Cautionary Tales

First featured in issue 32 (March – May 2010) of SA Mountain

Lo, Mo and Flo were a trio of very experienced, weather-beaten Cape Town trad climbers. With expeditions to big walls all around the world to their credit, they were a tough and capable team. While Lo had many El Cap nail-ups to his name, Mo was a seasoned BASE jumper, and Lo and Flo had been romantically involved for years and ran a climbing shop together.

Cape Town trad climbers speak with respect about ‘country climbs’. These don’t rise out of dairy paddocks, but in the mighty Du Toit’s Kloof and Hex River ranges. Some of the biggest walls, with the baddest walk-ins in the country fall into this category. Names like Yellowood Amphitheatre, the Witteberg and Duiwelksloof command respect.

One of the great classics is Mike Mamacos’s North West Frontal on the 500 metre face of Du Toit’s Peak. Opened in 1949, it was one of the hardest and biggest routes on the planet in its day. Today it is still respected as a test piece at grade 19, 16 pitches long, with wild exposure on a huge and intimidating wall.

The day of their epic ascent dawned like many mid-summer Boland days – hot, and set to get hotter. The Cape Boland can be an oven in mid-summer. Having done the route before, and being thoroughly tough guys, they decided not to camp at the foot of the route, but to do the walk-in and the route on the same day. They travelled light, planning on summiting early, being back at the car well before nightfall.

Between them they carried three litres of water, which they sipped cautiously. The climbing went smoothly, pitch after pitch slipping by, until they found themselves 300 metres up, the steep scree way below them, with the wall shimmering in a heat haze. The rock was so hot that fingertips hurt when they touched the sandstone. Lizards headed into the shady corners. By mid-morning their water was finished.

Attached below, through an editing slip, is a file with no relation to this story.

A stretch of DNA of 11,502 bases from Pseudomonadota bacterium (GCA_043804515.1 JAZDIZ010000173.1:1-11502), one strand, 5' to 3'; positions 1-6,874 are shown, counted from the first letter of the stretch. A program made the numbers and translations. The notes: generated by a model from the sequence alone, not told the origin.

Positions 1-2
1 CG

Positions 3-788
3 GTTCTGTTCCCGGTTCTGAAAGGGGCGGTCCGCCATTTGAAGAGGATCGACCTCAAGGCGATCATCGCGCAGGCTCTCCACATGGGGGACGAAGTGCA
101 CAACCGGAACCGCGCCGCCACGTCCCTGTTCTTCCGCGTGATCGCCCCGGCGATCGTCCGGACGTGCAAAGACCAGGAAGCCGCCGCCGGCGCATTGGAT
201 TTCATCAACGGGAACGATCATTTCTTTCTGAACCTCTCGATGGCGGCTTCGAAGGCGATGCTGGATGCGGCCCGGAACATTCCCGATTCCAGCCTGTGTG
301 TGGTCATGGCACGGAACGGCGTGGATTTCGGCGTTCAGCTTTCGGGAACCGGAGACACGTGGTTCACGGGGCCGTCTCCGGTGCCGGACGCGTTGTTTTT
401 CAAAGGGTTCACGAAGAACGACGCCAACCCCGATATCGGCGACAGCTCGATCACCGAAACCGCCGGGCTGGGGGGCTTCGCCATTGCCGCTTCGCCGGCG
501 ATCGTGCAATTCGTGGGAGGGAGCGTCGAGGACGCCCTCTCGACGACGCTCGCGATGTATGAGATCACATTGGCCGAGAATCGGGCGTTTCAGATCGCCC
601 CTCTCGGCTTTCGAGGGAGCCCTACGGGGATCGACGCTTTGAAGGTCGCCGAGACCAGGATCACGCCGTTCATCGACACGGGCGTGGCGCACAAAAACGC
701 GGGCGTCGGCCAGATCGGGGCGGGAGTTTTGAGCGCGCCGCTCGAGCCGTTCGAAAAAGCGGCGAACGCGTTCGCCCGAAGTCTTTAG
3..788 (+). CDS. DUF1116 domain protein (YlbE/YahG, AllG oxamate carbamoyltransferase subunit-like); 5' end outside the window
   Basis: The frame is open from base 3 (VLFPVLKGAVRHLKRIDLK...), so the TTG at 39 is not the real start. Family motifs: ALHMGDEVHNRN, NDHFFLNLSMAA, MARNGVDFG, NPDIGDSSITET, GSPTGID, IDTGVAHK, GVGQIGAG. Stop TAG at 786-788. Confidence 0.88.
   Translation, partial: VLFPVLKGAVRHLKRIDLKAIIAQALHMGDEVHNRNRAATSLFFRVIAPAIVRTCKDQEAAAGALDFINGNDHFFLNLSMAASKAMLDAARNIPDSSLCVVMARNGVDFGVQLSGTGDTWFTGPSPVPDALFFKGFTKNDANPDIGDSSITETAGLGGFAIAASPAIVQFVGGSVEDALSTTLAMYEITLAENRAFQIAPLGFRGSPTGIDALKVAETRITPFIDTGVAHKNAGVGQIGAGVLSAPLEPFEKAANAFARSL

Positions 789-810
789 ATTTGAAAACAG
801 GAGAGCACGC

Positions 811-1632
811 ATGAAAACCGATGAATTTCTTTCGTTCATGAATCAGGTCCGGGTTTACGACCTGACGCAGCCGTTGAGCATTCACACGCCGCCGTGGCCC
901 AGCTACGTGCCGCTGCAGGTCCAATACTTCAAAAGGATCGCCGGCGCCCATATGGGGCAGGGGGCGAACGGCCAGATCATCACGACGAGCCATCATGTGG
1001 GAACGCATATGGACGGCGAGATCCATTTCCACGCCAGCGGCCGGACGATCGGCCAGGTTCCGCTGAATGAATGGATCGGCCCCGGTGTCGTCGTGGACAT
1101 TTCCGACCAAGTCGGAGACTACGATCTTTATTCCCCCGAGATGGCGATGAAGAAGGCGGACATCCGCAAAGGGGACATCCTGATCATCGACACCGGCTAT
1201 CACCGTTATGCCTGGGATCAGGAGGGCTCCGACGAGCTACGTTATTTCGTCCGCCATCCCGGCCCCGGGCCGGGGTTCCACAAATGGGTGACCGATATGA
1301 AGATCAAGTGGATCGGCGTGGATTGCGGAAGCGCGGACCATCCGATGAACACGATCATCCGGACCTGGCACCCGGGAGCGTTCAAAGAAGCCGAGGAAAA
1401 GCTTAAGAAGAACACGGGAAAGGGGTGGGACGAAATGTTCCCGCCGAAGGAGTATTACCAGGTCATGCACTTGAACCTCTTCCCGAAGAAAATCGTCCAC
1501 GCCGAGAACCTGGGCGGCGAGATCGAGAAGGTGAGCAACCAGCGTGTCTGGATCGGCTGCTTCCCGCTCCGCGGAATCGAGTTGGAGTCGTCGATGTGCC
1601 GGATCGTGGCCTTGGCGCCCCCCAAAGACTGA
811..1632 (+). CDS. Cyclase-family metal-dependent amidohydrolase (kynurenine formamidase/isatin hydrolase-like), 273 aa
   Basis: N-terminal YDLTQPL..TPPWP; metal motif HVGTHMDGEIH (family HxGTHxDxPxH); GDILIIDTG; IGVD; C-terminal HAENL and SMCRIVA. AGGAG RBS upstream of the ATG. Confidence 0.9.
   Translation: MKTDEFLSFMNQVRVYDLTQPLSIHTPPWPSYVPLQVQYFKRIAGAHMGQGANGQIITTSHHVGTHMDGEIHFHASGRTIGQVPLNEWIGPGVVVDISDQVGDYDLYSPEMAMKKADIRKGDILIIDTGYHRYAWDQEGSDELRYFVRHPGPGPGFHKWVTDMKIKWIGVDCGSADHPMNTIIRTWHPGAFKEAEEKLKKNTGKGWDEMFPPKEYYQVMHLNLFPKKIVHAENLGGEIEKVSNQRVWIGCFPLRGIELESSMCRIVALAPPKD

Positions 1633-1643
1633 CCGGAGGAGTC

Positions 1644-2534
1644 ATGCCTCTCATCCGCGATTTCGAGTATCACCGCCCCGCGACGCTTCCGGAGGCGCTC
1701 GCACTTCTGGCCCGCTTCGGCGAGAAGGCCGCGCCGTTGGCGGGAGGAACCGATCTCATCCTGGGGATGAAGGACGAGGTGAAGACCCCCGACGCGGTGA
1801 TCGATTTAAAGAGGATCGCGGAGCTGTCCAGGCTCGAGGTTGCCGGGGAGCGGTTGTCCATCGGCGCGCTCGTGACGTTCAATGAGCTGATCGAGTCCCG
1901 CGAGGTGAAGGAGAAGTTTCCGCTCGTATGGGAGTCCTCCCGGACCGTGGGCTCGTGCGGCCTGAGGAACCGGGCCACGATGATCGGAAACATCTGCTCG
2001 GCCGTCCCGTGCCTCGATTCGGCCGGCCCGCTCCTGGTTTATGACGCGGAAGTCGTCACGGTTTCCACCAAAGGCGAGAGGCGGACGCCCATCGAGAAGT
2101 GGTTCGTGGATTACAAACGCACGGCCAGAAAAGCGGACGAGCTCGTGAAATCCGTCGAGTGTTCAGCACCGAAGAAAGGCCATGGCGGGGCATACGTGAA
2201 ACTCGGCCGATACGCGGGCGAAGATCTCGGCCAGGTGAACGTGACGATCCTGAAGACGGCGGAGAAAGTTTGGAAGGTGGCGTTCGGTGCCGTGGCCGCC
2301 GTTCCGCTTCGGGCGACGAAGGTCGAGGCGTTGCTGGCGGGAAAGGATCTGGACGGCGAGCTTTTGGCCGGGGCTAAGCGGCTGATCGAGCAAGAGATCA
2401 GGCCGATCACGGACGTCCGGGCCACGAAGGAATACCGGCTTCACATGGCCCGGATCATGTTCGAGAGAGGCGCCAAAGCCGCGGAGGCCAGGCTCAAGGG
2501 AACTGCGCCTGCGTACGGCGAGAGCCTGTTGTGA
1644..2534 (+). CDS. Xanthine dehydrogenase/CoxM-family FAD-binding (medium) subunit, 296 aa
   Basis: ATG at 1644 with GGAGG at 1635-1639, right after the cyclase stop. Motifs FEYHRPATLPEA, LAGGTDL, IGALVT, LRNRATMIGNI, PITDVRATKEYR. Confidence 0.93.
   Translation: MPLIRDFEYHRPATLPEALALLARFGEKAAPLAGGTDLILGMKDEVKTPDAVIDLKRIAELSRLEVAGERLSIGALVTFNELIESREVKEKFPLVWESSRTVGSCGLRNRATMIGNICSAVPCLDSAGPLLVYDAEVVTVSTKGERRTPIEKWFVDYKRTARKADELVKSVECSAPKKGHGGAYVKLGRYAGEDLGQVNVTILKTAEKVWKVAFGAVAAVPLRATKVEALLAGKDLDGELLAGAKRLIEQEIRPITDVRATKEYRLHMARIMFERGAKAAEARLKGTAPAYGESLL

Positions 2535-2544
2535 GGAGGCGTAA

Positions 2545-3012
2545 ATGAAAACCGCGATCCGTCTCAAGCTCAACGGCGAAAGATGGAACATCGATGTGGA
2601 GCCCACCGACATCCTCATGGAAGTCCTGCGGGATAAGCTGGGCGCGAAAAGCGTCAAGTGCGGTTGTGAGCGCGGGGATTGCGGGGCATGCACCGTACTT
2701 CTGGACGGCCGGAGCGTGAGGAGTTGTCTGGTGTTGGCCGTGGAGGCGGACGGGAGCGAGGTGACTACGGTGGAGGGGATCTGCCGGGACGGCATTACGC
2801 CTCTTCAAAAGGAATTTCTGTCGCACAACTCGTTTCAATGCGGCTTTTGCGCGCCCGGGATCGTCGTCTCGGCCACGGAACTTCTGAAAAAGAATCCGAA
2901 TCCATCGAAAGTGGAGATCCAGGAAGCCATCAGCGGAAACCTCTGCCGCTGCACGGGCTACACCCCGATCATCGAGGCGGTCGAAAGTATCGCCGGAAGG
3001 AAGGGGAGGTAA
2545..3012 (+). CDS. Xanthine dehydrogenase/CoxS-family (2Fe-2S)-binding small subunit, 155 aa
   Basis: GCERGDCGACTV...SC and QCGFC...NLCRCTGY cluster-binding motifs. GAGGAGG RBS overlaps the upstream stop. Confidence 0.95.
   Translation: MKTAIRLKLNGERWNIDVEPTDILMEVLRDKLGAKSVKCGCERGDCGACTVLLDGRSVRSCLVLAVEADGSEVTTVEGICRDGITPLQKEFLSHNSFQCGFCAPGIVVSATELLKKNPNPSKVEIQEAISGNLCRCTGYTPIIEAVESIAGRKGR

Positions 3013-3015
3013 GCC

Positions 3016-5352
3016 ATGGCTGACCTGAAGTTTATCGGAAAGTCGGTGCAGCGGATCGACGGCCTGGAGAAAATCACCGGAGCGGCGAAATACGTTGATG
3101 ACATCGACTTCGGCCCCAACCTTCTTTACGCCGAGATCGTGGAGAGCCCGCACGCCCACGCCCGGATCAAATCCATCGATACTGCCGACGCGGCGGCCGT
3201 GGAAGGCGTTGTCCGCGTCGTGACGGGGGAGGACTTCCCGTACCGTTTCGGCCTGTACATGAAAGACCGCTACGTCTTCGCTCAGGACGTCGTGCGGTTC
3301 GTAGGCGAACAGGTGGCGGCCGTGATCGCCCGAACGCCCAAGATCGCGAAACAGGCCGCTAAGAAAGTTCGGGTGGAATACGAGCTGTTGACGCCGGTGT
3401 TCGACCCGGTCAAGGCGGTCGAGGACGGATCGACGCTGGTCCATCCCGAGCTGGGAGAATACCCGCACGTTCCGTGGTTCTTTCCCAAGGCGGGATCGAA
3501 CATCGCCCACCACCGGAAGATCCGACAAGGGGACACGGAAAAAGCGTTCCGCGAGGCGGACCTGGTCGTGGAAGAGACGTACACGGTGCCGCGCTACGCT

By lunchtime their throats were like sandpaper, the hard pitches were behind them and they had only the top water scoop pitches to finish. Once finished, their plan was to head down the long A Ridge that connects the summit of Du Toit’s Peak to the valley floor and their car. It is at least a four-hour descent, on a good day. Mercilessly, the day got hotter and hotter.

As they topped out and began their descent, they were on the lookout for a drip, something to sooth their raging thirst. But, the hot and barren fynbos yielded nothing and they began to feel worse and worse as they descended. Spots started appearing in front of their eyes, they became clumsy, irritable and stumbled over unseen rocks in the dense bush. The north-facing slopes received the full heat of the sun. They had no option but to carry on, mile after mile, legs shredded by the thorny, hard bush.

Their situation had changed from difficult to terrible. They were in danger of collapsing from heat exhaustion and dehydration. Hour after hour they thrashed on, skin no longer clammy and brains overheating. The man in the black cloak looked at them hungrily; vultures circled overhead.

Eventually, they reached the road, stumbled down to the Molenaars River and dived in headfirst, drinking as much as they could. The vultures moved off, disappointed.

Moral of the story: never underestimate the size of a big wall, the heat of the day, or your ability to move quickly. Factor in unexpected delays, lots of sweat. Your body does not like becoming overheated: it is better at warming itself up than cooling itself down.

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